The Rocky Mountain Employer


Labor & Employment Law Updates

Employers Must Now Use Revised Form I-9 – Are You In Compliance?

Immigration and Customs Enforcement (“ICE”) activity has increased in the Trump Administration,[1] and employer audits are expected to increase.  Employer compliance with the new I-9 requirements, which went into force on January 21, 2017, is now more important than ever.

We have previously analyzed the notable changes in the new I-9 form, including the advantages the new I-9 form presents to employers. See previous article.[2]   Using the “Smart I-9” interactive pdf presents additional advantages for employers, including the pdf form’s built-in error checking and prompts.  Ultimately, some paperwork will be required, as the form—once completed—must be printed and signed. However, the new I-9 forms should be easier for both employers and employees. Notably, as of August 10, 2016, Colorado employers are no longer required to complete separate I-9’s for the State of Colorado, further streamlining the new I-9 process.[3]

To comply with requirements of the new I-9, employers should pay special attention to their internal verification requirements.  The employer representative verifying employment eligibility must be in the physical presence of the person being verified, and must see the actual documents presented by the employee.  Remote review is not sufficient.

Additionally, employers must continue to retain I-9 forms for each employee for three years after the date of hire or one year after termination of employment, whichever is later.  Completed forms must be available for inspection by Department of Labor, Department of Justice Immigration and Employee Rights Section, and the Department of Homeland Security.

For employers choosing to store I-9 forms electronically, U.S. Citizenship and Immigration Services (“USCIS”) recommends some best practices.  Notably, electronic storage systems must contain a detailed index so that employers can quickly access a specific form for inspection.  The employer should also ensure that the information is scanned in legibly, and should ensure controls are in place to prevent unauthorized access or alteration the electronic I-9 files.[4]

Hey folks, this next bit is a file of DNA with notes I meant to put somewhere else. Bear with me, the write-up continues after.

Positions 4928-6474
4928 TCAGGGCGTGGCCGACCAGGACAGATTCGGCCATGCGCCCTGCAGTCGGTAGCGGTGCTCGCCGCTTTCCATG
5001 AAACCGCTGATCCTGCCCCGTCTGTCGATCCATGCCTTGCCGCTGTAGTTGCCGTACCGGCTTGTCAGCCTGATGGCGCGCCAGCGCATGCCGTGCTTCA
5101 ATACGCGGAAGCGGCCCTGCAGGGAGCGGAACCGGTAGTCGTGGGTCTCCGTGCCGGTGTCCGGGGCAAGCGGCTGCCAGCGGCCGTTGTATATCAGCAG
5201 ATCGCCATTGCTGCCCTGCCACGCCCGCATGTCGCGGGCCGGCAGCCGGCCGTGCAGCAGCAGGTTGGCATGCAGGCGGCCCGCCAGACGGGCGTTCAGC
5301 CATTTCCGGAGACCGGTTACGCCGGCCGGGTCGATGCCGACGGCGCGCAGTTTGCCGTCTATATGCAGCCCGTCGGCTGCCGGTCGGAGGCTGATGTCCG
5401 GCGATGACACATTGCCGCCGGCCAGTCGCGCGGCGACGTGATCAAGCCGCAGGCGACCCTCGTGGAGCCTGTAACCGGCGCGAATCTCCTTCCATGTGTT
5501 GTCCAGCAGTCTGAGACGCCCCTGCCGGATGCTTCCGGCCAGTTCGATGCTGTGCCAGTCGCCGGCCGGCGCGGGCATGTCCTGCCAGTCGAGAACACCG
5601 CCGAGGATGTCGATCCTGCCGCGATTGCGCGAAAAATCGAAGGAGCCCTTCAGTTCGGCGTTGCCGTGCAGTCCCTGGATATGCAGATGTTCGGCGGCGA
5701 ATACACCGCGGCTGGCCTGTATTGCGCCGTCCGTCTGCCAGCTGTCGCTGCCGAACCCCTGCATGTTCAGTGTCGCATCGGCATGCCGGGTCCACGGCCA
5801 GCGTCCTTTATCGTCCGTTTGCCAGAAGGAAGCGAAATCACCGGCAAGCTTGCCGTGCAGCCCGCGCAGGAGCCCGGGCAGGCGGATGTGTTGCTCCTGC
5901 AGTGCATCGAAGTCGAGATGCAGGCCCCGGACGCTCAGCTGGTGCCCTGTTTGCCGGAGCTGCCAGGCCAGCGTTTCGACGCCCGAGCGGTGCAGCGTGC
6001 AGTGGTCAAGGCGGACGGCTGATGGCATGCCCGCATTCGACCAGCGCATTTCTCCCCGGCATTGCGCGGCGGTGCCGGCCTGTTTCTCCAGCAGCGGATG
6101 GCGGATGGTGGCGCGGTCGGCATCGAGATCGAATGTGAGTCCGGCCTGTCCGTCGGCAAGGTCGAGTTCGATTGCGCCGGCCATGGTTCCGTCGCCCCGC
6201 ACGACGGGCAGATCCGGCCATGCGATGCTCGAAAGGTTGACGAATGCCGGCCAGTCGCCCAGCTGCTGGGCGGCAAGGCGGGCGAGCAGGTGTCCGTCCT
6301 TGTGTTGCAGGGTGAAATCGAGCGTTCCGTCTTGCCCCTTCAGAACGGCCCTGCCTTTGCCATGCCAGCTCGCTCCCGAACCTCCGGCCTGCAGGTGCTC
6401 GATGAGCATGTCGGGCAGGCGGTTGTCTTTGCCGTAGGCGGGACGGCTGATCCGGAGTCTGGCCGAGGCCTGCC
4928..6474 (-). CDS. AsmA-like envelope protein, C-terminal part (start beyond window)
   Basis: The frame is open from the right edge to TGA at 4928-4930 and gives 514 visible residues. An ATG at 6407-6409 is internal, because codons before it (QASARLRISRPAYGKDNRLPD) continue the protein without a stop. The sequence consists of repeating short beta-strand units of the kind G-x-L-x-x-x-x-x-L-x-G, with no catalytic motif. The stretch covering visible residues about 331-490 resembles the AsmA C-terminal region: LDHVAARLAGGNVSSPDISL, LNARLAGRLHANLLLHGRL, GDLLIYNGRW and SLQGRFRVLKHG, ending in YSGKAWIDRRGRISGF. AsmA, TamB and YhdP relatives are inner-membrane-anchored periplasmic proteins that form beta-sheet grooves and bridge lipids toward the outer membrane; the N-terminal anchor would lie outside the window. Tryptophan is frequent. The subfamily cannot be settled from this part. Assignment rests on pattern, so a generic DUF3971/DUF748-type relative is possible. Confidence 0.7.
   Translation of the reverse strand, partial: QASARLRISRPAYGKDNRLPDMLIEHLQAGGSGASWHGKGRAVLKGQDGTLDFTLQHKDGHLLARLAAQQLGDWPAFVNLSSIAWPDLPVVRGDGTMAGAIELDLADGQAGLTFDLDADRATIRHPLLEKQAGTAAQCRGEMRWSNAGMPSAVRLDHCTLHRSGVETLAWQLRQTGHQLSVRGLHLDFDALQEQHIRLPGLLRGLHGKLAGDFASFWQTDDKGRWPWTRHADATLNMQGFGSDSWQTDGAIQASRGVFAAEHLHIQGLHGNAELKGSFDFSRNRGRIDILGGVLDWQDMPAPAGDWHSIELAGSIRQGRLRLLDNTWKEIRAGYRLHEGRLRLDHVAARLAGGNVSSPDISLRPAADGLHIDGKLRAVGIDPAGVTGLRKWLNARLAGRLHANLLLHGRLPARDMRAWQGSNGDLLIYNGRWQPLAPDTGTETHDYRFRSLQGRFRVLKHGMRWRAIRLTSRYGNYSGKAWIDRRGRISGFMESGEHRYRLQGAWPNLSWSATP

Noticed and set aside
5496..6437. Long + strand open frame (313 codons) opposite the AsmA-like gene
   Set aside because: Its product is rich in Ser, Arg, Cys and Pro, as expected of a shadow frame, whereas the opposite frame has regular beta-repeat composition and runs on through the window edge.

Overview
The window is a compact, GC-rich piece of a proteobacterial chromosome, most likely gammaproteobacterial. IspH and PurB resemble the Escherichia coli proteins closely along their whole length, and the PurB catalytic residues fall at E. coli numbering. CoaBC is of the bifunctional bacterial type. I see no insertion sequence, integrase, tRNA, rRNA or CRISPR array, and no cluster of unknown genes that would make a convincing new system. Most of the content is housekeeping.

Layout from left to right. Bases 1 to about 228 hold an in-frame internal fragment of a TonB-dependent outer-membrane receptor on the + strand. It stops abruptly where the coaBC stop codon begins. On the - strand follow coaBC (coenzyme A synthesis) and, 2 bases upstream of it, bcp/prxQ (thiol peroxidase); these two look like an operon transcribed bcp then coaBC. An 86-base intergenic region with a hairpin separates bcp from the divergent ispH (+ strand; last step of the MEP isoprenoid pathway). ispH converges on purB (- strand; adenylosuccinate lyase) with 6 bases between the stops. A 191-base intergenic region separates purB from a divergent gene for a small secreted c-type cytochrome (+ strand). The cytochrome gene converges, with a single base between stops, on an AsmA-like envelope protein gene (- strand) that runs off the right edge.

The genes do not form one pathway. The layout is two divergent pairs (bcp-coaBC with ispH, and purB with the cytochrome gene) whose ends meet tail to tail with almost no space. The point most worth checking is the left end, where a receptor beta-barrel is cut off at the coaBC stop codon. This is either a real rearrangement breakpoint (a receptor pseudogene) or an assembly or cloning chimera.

The new I-9 form, while easier to use, does not limit an employer’s exposure to fines associated with employing illegal workers or engaging in illegal discriminatory hiring practices.  To further assist employers, the USCIS’s “E-verify” tool allows employers to confirm employment eligibility.[5]  Employers who choose to use E-Verify must not discriminate in doing so. Thus, an employer who decides to use E-Verify should verify all new employees, not just a select few.

For additional guidance on completing the new Form I-9, USCIS has put out an updated Handbook for Employers, available online.[6] Employers are also encouraged to consult with an employment attorney with any questions concerning I-9 compliance.

[1] See Nicholas Kulish, Caitlin Dickerson, and Rob Nixon, Immigration Agents Dicsovery New Freedom to Deport Under Trump, (2/25/2017),

[2] The Rocky Mountain Employer, “Employment Eligibility Verification Update: Employers Have Until January 22, 2017 to Implement Revised Form I-9,” December 1, 2016 (

[3] See The Rocky Mountain Employer, “Colorado Employers Must Accommodate Pregnancy, but May Not Have to Duplicate I-9 Reporting Efforts,” June 2, 2016(

[4] U.S. Citizenship and Immigration Services, I-9 Central, Storing Form I-9 (


[6] U.S. Citizenship and Immigration Services, Handbook for Employers: Guidance for Completing Form I-9 (Employment Eligibility Verification Form), January 22, 2017 (file:///C:/Users/Contract%20Attorney/Downloads/m-274.pdf).